View PDF

The full text on this page is automatically extracted from the file linked above and may contain errors and inconsistencies.

r C ircu la r N o . 3 1 0 3 ~
Ju n e 26, 1946


To the President o f each Bank and Trust Company
in the Second Federal Reserve D istrict:

The program of the -Government for the financing of the war emphasized that banks should
not make loans to facilitate speculative purchases of Government securities. On October 8,
1945, prior to the Victory Loan, the Secretary of the Treasury addressed a letter to all banks
in the United States requesting them to decline to make loans for speculative purchases of
Government securities and to decline to accept subscriptions from customers which appeared
to be entered for speculative purposes.
It was recognized, however, that there would be instances in which purchasers of securities
for investment and not for speculation would want to anticipate income by borrowing tempor­
arily from banks. It was understood that these loans would be repaid out of income and
would have maturities of not to exceed six months. Loan arrangements of this character were
recognized in the joint statement issued by the National and State bank supervisory authorities
in November 1942, which said that “ such loans will not be subject to criticism but should be on
a short term or amortization basis fully repayable within periods not exceeding six months. ’ ’
During the Victory Loan Drive, a large amount of long-term bonds was purchased with
the aid of bank loans. It has been reported that many such loans have not been repaid out of
current income and that bank credit has been used for speculative carrying of Government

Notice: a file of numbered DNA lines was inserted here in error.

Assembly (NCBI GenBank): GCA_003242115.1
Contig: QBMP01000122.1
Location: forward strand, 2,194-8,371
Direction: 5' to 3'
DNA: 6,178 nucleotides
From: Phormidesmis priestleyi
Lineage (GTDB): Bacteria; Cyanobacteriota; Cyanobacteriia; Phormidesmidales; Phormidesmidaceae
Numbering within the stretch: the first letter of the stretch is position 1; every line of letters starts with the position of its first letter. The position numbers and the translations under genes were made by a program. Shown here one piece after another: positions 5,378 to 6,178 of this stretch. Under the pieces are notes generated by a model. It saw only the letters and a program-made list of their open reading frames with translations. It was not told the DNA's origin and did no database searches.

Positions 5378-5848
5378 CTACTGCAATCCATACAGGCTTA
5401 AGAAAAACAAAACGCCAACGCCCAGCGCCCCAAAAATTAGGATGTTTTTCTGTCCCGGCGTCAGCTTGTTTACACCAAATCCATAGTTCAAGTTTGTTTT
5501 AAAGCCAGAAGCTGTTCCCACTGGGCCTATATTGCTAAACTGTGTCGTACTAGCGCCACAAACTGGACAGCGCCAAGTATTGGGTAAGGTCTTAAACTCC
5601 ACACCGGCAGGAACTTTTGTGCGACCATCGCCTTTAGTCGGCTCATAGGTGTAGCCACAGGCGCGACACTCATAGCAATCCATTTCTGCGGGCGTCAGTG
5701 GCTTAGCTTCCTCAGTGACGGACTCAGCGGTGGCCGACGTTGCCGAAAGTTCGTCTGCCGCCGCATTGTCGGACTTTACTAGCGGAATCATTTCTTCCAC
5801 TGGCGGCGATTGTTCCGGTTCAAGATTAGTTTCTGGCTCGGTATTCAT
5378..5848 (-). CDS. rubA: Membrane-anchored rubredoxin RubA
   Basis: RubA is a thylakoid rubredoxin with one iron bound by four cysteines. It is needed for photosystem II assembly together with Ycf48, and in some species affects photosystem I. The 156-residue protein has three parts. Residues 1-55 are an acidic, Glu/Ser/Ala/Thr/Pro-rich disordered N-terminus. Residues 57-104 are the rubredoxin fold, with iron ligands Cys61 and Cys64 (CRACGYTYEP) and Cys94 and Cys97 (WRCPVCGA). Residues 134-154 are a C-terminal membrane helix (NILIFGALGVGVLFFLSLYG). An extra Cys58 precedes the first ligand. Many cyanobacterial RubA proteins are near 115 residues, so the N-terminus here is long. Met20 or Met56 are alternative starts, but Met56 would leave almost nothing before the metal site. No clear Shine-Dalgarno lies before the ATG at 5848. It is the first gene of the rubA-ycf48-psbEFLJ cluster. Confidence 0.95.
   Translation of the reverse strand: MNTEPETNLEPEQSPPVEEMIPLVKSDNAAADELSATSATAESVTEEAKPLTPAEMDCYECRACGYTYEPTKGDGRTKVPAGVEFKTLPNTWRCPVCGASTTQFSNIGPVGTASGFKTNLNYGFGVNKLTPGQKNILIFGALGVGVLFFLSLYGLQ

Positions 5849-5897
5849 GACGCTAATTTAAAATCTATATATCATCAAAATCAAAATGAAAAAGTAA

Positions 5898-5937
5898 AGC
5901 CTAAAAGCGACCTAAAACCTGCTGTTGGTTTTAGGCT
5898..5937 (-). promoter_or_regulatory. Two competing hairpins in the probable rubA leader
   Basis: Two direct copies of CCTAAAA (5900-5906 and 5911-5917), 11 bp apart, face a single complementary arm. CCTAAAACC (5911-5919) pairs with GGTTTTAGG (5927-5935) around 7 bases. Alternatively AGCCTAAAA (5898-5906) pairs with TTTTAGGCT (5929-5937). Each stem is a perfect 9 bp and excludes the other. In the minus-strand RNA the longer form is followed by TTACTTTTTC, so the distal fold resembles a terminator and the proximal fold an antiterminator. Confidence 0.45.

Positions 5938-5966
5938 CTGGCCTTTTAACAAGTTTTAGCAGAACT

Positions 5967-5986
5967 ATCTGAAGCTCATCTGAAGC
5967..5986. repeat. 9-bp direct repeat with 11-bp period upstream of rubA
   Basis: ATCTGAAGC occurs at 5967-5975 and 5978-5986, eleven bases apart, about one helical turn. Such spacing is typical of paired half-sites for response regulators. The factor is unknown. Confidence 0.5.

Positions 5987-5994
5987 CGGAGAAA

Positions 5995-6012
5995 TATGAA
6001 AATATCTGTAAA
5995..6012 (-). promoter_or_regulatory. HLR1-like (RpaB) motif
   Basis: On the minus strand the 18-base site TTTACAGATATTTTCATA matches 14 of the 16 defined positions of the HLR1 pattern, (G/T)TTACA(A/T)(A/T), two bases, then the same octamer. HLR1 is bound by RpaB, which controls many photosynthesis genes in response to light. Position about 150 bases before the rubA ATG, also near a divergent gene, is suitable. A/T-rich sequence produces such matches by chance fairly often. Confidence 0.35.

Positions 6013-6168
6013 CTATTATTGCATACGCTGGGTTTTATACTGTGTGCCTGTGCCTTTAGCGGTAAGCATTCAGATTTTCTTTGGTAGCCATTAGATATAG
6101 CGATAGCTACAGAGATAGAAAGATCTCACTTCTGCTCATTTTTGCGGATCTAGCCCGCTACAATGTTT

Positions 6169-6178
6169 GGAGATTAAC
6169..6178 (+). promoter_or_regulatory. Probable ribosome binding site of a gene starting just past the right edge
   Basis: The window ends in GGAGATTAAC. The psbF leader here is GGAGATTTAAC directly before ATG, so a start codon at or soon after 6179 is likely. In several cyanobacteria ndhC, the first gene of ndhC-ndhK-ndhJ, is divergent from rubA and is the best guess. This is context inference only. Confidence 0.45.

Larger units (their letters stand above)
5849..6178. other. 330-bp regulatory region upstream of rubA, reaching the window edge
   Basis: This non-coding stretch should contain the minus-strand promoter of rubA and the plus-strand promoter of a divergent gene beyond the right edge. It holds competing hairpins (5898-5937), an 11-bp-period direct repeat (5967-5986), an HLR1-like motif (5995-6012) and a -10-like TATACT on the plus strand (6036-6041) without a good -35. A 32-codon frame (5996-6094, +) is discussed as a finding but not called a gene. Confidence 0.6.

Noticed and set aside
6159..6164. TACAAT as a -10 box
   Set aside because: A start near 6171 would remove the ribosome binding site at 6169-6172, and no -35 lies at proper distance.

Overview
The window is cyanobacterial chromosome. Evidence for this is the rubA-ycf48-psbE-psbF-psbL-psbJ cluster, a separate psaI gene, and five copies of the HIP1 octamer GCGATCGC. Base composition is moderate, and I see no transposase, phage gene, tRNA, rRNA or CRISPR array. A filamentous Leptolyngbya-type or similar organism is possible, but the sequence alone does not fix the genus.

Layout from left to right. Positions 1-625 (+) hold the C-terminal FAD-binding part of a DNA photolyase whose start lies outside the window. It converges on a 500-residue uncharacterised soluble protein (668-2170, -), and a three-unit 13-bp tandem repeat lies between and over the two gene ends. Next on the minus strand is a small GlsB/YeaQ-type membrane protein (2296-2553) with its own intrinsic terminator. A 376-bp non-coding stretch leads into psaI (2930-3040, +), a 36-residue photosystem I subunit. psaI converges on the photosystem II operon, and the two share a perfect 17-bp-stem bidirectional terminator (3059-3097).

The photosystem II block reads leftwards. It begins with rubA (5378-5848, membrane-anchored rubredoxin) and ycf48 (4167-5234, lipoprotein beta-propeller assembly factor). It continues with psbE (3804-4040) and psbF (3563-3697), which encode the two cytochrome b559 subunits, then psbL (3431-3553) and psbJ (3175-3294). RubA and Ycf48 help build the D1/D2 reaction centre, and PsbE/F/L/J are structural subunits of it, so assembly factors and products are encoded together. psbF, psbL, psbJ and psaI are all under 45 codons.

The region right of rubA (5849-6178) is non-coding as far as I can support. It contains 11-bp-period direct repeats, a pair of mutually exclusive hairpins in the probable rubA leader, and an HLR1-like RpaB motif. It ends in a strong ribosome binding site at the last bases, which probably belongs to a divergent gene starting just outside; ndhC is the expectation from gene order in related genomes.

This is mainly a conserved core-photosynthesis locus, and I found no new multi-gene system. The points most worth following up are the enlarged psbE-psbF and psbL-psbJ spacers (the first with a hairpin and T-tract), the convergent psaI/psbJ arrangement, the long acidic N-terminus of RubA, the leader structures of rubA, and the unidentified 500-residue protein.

securities. Reports have been received also of the activities of money brokers and others
seeking to arrange bank loans on Government securities for customers without provision for
amortization and with margins and rates of interest which emphasize high returns on small
amounts of the borrower’s own funds required for relatively large transactions. The same
general considerations which led to efforts to discourage speculative subscriptions to Govern­
ment securities during the war loan drives clearly apply to this sort of loan.
Borrowing from banks creates an addition to the country’s money supply to the same
extent as direct purchases of securities by banks. The existing unprecedented supply of
deposits and currency, in the face of an inadequate supply of goods and services, is a dangerous
inflationary potential. Therefore, every effort should be made to reverse the wartime trend
of increased borrowing for the purpose of purchasing and carrying Government securities and
to reduce as much as possible the use of bank credit for that purpose.
It seems timely to ask your cooperation to this end, particularly as loans made to facilitate
purchases of Government securities during the Victory Loan Drive, which are still unpaid, have
now run for more than six months. You will realize, of course, that nothing will be accom­
plished if one bank makes a loan on Government securities to enable a customer to comply
with the request of another bank to pay off a loan originally made to purchase Government

A l l a n S prou l,


Federal Reserve Bank of St. Louis, One Federal Reserve Bank Plaza, St. Louis, MO 63102